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updated: 4/7/2014 3:19 PM

Beans are good sources of protein and nutrients

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Q: I know we need protein in our diets and that beans are a good source. But I've read that meat is a great source of protein and iron. Which is a better choice?

A: Meat is an excellent source of protein and iron, but unfortunately, red meat is also full of saturated fat -- one of the "bad" fats.

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Leaner cuts contain less saturated fat, but eating lean red meat still causes you to consume lots of saturated fat. The saturated fat is not always visible. In addition to the layer of fat that may cover a cut of red meat, and any visible fat "marbled" inside the meat, there is plenty of invisible saturated fat.

Just because you can't see it doesn't mean it's not there. That's why I generally avoid red meats more than once a week.

In contrast, I have a salad sprinkled with beans nearly every day. Over the years, many good studies have linked high-meat diets to heart disease and certain types of cancer.

Particularly bad for us are processed meats that use red meat as a source, such as salami.

Beans (particularly legumes such as lentils, chickpeas and soybeans, and dry beans and peas such as black, lima, fava, pinto, kidney and navy) also contain many important nutrients. (On my website, AskDoctorK.com, I've put a table listing nutrients found in a variety of beans.)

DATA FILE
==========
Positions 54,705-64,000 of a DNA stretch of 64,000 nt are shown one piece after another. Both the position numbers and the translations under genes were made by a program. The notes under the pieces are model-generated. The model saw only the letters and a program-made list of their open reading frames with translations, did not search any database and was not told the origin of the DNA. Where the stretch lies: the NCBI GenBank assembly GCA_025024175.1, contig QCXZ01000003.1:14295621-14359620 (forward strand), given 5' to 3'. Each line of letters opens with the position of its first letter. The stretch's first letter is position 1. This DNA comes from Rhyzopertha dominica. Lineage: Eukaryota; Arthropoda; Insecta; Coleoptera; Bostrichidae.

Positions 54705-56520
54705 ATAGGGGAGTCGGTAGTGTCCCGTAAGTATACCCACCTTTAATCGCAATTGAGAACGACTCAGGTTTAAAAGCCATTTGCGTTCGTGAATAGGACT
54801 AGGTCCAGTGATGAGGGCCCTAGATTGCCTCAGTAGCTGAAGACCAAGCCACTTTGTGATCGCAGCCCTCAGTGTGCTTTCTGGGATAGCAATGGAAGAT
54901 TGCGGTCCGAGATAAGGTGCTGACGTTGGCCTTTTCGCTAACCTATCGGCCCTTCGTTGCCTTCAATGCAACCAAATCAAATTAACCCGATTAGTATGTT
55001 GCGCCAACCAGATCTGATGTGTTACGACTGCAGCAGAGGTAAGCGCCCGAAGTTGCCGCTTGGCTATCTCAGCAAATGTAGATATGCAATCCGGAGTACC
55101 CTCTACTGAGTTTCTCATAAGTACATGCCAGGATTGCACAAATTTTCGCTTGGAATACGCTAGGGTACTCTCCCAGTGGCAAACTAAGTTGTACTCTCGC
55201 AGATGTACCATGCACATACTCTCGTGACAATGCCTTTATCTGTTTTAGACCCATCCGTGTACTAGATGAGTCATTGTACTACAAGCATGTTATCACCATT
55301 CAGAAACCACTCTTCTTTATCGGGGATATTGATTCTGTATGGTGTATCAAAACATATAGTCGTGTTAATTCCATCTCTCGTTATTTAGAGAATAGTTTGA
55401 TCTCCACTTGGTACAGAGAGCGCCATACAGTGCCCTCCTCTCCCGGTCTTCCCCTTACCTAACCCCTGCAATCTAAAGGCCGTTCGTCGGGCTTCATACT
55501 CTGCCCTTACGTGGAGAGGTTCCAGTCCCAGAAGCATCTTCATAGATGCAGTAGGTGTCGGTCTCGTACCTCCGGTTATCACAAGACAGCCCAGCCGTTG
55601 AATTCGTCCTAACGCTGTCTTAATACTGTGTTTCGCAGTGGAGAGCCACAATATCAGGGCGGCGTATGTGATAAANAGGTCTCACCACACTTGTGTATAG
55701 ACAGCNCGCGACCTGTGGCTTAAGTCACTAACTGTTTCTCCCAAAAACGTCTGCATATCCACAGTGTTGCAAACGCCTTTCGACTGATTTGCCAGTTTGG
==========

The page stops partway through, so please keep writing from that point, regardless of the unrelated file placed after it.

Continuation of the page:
People who regularly eat beans generally have lower body weight, waist circumference and blood pressure. Beans are also high in fiber, which helps prevent diabetes and improve cholesterol levels.

You may worry about bloating and gas. To minimize the problem, introduce legumes into your diet slowly. Or try an over-the-counter enzyme such as Beano to help metabolize the difficult-to-digest complex carbohydrates found in beans.

As for red meat, I'm not saying you should never eat it. I enjoy a good steak now and then (though I strip off the visible fat). But I used to eat red meat five or six times a week, and I've long since stopped that. I pretty much always avoid processed meats.

• Dr. Komaroff is a physician and professor at Harvard Medical School. To send questions, go to AskDoctorK.com.

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